On other trade agreements we’ve also done well. We’ve rolled over all of our existing trade agreements – not a foregone conclusion, with many Remainers saying it wouldn’t happen – and signed a few good additional ones too. This is less significant than many people make out (champions or detractors) but it does help.
We did the right thing with allowing existing EU citizens here to stay and gain settled status.
The terms of the ‘divorce bill’ and payments we have to make are a little steep, but well within the bounds of what is reasonable – they are, in any case, cheaper than staying in the EU would have been, and will end before long, anyway.
In terms of domestic promises, this was not a factor for me, but we are spending well over £350m a week more on the NHS than we were in 2016(2).
Blue passports are nice(3), though obviously unimportant, and the benefits of going alone on our vaccine programme clearly saved several thousand lives.
The big positive surprise for me has been international cooperation and standing. The one Remain argument I took seriously was that Brexit would weaken our ability to stand up to and counter nations such as Russia and China. Russia’s invasion of Ukraine shows this is not true: we played a key role in this and actively helped both the immediate defence and to shape the wider European response. More broadly, we seem to be playing just as strong a role before in arenas such as the G7; the new AUKUS submarine deal is excellent and the EU is terrible on China-appeasement, so no loss from being outside the EU there.
I’m pleased it hasn’t led to any long term increase in support for Scottish independence, something else I was genuinely worried about.
Now for the bad.
Northern Ireland is the obvious biggy. It’s the one area I didn’t address in my 2014 essay that I really should have done; it also played very little part in the Referendum campaign on either side – a real area where everyone underestimated the challenges. This clearly caused significant problems and wider economic damage for several years; I am a strong fan, however, of the Windsor Framework, which has got it into a much better place for now.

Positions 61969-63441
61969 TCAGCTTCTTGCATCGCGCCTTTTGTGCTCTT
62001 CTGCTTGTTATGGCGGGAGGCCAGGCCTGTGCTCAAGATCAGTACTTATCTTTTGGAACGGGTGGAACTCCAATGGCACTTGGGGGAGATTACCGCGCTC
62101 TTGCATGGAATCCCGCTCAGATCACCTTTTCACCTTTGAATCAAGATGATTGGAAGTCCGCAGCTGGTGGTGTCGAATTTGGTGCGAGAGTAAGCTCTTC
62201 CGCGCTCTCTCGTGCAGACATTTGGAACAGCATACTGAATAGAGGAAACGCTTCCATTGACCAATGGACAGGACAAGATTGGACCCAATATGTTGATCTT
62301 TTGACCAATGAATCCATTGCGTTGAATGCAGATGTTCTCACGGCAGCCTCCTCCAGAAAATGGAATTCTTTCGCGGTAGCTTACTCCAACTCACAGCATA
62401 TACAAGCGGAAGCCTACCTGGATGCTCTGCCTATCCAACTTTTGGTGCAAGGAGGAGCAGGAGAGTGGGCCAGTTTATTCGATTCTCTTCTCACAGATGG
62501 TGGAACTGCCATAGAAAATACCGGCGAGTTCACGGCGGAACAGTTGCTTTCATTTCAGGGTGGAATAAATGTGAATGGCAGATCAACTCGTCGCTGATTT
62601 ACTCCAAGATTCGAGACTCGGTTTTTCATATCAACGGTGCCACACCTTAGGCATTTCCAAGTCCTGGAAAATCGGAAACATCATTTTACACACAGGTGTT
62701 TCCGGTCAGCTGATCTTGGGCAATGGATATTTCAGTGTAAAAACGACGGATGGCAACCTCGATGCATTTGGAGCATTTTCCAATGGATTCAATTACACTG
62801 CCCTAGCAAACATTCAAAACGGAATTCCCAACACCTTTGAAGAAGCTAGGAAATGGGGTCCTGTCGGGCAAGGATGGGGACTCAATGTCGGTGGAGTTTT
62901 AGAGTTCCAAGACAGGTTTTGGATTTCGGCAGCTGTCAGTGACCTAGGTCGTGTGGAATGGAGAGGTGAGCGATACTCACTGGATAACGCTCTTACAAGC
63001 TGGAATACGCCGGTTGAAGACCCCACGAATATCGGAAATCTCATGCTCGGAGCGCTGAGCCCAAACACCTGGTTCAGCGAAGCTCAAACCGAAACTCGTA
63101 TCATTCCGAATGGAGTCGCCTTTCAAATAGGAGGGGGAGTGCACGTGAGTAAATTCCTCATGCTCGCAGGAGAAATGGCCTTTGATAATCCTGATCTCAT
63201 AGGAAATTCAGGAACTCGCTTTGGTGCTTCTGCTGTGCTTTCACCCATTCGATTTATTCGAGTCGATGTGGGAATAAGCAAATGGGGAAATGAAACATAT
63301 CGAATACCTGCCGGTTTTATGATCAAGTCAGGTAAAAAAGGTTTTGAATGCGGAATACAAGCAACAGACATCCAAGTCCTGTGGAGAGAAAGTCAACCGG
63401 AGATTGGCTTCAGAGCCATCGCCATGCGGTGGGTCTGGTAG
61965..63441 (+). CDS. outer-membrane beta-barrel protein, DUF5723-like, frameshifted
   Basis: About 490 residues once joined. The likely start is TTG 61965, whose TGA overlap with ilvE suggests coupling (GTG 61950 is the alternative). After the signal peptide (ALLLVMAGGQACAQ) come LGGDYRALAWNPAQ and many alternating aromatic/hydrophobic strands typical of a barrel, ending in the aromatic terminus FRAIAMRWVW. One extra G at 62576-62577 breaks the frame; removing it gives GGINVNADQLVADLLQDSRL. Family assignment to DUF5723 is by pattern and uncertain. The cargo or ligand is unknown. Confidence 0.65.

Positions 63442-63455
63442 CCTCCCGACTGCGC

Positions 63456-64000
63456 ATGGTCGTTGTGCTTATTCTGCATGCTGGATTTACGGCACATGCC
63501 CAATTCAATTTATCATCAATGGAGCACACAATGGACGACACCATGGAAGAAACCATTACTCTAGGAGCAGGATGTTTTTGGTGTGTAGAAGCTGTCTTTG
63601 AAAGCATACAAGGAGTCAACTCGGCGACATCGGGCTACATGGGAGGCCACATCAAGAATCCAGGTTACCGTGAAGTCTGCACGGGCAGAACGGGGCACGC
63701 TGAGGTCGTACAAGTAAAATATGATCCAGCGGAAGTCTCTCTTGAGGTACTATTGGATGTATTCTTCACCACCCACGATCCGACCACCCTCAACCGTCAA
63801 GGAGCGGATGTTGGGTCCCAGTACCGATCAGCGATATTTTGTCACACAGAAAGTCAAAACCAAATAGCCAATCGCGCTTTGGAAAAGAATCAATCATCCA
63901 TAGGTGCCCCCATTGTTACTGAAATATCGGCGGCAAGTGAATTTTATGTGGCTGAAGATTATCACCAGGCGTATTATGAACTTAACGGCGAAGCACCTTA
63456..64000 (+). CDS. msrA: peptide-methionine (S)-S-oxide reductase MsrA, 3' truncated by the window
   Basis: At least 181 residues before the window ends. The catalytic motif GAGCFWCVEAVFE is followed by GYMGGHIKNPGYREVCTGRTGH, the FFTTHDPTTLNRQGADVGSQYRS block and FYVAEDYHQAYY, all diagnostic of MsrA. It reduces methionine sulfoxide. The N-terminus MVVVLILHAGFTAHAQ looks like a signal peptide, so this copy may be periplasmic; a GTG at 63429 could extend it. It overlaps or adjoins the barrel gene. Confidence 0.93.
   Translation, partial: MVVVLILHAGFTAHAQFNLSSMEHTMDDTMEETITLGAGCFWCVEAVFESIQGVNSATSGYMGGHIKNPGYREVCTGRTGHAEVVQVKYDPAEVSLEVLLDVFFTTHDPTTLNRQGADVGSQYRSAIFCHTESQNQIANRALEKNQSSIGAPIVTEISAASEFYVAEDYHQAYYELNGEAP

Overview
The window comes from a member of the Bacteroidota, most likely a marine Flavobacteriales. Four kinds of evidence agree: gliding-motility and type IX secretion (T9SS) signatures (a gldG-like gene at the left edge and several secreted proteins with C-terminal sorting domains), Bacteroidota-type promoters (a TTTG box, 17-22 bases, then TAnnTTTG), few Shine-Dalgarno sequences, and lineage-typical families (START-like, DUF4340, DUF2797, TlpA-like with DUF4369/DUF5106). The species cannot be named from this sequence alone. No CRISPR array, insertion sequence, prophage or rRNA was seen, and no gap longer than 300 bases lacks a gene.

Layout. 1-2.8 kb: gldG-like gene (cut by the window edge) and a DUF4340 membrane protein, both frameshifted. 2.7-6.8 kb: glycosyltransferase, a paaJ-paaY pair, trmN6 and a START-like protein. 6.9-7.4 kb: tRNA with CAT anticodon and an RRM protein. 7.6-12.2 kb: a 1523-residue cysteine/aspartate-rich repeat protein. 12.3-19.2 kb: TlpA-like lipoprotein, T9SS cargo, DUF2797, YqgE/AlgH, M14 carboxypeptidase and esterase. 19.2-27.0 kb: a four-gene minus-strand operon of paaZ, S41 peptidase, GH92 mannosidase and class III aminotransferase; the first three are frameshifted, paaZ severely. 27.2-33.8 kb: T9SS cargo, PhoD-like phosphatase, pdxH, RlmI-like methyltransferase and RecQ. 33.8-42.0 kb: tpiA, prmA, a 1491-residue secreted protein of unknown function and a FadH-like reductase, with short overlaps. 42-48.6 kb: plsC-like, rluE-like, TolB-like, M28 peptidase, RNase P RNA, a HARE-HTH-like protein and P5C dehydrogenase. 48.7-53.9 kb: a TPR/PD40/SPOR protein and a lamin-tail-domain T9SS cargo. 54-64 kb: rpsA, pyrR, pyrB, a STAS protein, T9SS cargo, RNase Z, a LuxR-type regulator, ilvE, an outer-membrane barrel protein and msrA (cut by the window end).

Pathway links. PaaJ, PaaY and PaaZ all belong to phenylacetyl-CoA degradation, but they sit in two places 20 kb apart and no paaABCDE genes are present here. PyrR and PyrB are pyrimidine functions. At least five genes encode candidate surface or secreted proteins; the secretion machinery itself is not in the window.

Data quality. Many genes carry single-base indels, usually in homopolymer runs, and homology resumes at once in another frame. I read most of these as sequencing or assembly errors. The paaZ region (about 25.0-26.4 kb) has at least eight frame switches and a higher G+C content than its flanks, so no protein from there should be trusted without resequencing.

On regulatory reform, other than in financial services, there has been very little done. The Retained EU Law Bill was started far too late – in 2022 rather than in 2019, as it should have been – and then tried to be rushed through on an unrealistic timetable. I support, for pragmatic reasons, the way Kemi Badenoch has taken a more limited scope for this – but more broadly, across all Government departments, there should have been a much earlier, much deeper look at regulatory reform. This issue goes beyond Brexit though: there is very little appetite to reform the regulations in our own control, which is unfortunate.
Migration is out of control. Some is due to one-off schemes such as Hong Kong and Ukraine, which have high public support; the rest is justified by the UK’s tight labour market – which is all very well, but the failure to build adequate homes is pushing rent prices sky high, and pushing up house prices. The Channel crossings in particular demonstrate that we have no state capacity or will to enforce our borders. We will see if the Illegal Migration Bill works. This is the sort of thing that leaving the EU has given the government the ability to control – Parliament is now sovereign, should it choose to exercise that power – and migration was the second biggest reason why people voted Leave. It’s a big reason, I suspect, why many Leavers see Brexit as not going well, for it is a visible area where we’ve not taken back control.
It’s frustrating to still be out of Horizon – no-one on either side wanted to end science cooperation. This was a casualty of the frictions over Northern Ireland, and hopefully it can be restored.